If you have a smoothie, one way to garnish is by adding fruits or some coconut flakes on top of the fruit layer. If you have cupcakes or ice cream, you can sprinkle the confectioner’s sugar or pour maple syrup or pepper on top of the stew. You get the gist. A little mess communicates dynamism, movement, bringing the unbridled pleasure of eating.
5. Tell A Story
As a food stylist, your work is not just to make the food in the food photo look super delicious; it's also to bring it to life and make it relatable. For instance, you might be composing a plated dish for a fancy restaurant or a family-style meal, or just dinner for one. All these will need you to keep your colors, props, and serving sizes consistent with the story or atmosphere the meal is meant to evoke.
6. Go DIY With The Backdrops
If you are starting as a beginner or just working on a tight budget, then it would be useful to use find things in the house that you can use as backdrops. DIY backdrops would include common items such as tablecloths, linens, parchment paper, baking sheet, tray, paper bags, ceramic tiles, stick-on tiles, wallpaper, etc. Where possible, you can also purchase some pretty beautiful vinyl backdrops at a range of prices or simply make them yourself!
7. Ingredient Props
Using the ingredients or real food as your props in the photo is a great indicator since it tells what goes into the recipe. Always try to position the ingredients in a manner in which someone can tell what goes into the dish without even looking at the dish.
8. Add Visual Interest With The Cutlery
The use of cutlery is a crucial part of food styling because it really helps define the image's feel. Just think about it, if you choose to use vintage silverware, the photos will tell a very different story than if you decide to use that modern minimalist cutlery set. The silverware placement is just as important since it helps give the viewer an insight into who's eating the meal and even possibly where they are. Imagine creating an image with a set of classic silverware placed that's neatly placed on a white folded napkin t tell the story of a fancy restaurant or luxurious dinner. On the other hand, a stack of simple forks that are crisscrossed will evoke a more relaxed, homely setup.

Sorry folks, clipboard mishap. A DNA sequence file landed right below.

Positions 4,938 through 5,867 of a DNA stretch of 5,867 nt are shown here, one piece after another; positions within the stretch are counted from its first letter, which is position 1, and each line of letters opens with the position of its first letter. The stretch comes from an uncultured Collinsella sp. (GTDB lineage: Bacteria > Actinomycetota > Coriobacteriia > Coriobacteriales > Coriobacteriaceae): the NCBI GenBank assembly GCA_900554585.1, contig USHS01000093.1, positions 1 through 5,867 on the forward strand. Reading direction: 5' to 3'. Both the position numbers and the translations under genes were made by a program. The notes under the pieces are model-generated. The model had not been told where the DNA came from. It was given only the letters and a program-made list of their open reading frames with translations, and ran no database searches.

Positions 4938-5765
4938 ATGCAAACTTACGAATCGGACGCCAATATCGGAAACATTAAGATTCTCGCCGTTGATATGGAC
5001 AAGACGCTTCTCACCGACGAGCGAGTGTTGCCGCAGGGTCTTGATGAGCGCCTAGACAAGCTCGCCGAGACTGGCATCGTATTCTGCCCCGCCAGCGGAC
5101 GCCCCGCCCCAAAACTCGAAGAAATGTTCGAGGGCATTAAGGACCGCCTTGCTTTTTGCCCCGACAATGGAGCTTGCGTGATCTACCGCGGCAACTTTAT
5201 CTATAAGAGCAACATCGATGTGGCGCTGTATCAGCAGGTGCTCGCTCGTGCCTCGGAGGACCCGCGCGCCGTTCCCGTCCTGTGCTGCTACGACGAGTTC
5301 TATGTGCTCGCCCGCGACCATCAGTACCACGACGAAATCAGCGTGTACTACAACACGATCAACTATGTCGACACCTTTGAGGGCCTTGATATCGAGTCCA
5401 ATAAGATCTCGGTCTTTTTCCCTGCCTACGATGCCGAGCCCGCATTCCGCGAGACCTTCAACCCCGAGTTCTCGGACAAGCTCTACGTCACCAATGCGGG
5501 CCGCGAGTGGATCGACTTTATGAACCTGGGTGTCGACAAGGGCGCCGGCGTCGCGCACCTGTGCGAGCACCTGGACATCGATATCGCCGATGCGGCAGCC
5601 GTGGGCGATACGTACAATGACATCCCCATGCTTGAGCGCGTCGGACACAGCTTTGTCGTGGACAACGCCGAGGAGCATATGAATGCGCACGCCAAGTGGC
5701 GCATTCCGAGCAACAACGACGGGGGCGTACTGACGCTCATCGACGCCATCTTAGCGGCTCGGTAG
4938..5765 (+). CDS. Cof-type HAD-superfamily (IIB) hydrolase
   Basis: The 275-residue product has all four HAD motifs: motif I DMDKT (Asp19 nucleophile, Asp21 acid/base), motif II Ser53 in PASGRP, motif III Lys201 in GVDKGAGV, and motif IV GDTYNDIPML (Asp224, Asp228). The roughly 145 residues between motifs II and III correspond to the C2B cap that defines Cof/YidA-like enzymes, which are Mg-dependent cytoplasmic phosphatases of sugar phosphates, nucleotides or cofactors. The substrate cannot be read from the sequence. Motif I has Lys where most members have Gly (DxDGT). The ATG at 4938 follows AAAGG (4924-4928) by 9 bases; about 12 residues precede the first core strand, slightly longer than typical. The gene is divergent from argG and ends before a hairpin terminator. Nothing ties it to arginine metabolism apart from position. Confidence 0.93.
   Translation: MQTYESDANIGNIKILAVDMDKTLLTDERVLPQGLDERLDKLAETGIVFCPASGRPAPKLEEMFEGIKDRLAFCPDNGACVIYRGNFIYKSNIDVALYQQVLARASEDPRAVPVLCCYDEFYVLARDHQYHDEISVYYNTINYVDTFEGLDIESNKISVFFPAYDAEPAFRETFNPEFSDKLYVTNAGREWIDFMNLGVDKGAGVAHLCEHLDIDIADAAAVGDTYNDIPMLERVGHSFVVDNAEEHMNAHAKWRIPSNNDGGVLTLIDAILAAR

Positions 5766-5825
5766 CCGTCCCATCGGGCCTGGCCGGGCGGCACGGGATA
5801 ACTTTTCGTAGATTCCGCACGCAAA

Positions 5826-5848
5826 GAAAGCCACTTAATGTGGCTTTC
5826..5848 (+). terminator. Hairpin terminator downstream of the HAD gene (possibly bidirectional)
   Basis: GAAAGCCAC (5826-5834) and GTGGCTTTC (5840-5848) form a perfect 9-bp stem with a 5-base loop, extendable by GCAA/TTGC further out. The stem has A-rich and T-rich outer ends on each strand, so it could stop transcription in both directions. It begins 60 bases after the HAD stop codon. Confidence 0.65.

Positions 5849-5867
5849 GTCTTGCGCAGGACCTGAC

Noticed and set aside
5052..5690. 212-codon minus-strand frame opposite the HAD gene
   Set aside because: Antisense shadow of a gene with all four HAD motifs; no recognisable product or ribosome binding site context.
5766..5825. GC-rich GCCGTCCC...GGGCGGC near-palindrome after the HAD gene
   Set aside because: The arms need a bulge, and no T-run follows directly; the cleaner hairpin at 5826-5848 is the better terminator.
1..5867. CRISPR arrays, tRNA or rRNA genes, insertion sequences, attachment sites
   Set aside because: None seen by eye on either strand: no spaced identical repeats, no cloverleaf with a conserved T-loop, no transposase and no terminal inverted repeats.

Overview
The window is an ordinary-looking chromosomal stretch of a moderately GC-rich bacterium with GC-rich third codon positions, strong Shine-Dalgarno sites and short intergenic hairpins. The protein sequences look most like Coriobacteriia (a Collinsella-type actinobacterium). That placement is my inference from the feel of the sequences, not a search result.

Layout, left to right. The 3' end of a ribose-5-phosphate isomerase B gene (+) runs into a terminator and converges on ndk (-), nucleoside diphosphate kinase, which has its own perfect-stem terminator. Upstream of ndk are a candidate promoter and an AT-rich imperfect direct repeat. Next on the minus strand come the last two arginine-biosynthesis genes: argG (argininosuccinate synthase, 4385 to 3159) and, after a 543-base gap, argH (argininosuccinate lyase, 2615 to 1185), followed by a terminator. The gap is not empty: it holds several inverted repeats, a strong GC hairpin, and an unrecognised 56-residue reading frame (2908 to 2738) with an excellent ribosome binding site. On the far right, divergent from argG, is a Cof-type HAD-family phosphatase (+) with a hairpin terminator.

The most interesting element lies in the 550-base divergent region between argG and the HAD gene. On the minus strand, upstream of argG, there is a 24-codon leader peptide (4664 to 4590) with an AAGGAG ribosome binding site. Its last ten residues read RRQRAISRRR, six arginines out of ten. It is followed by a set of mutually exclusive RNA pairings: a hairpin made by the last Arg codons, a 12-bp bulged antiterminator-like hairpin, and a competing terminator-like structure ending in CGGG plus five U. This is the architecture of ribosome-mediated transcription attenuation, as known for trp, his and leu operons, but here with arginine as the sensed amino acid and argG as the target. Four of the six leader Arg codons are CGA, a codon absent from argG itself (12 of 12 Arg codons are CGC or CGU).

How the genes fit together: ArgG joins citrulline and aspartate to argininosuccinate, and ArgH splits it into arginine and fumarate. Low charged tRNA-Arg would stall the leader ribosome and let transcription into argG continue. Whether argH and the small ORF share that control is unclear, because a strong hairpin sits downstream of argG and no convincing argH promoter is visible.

8. Add Texture To Your Photos
Adding texture is another important part of the creation of an image. The use of different textures helps create an interesting image. For instance, you can mix the smoothness of a napkin with the spikiness of a meringue. You can also add some more texture to your photos by sprinkling some rose petals on the set. One other way to do it is to focus on the texture of one particular item using a macro shot.
Tip: You can also line plates with a parchment sheet or baking paper to help add visual interest and simultaneously soften the lines of the plates.
9. Dig In!
Just like you would with crumbs and calculated spills in baked goods, you can take a bite to add the human element to your pictures. But, of course, you also get to eat the cookie!
10. Work With the Right Color Temperatures
How you reflect light to the props and dishes affects the color temperature. So some could either appear bluer or more yellow depending on the time the photo was taken. Also, be mindful of what it means when you're shooting editing. Generally, blue temperature creates a sense of freshness, while yellow temperatures create a sense of comfort and coziness.
11. Food Photography Is Best Edited
Your images improve exponentially when you finally learn to edit them properly. Try to always use the lightroom to its fullest and keep an eye on what's missing from the image to help transform it from simply a good image to a great one.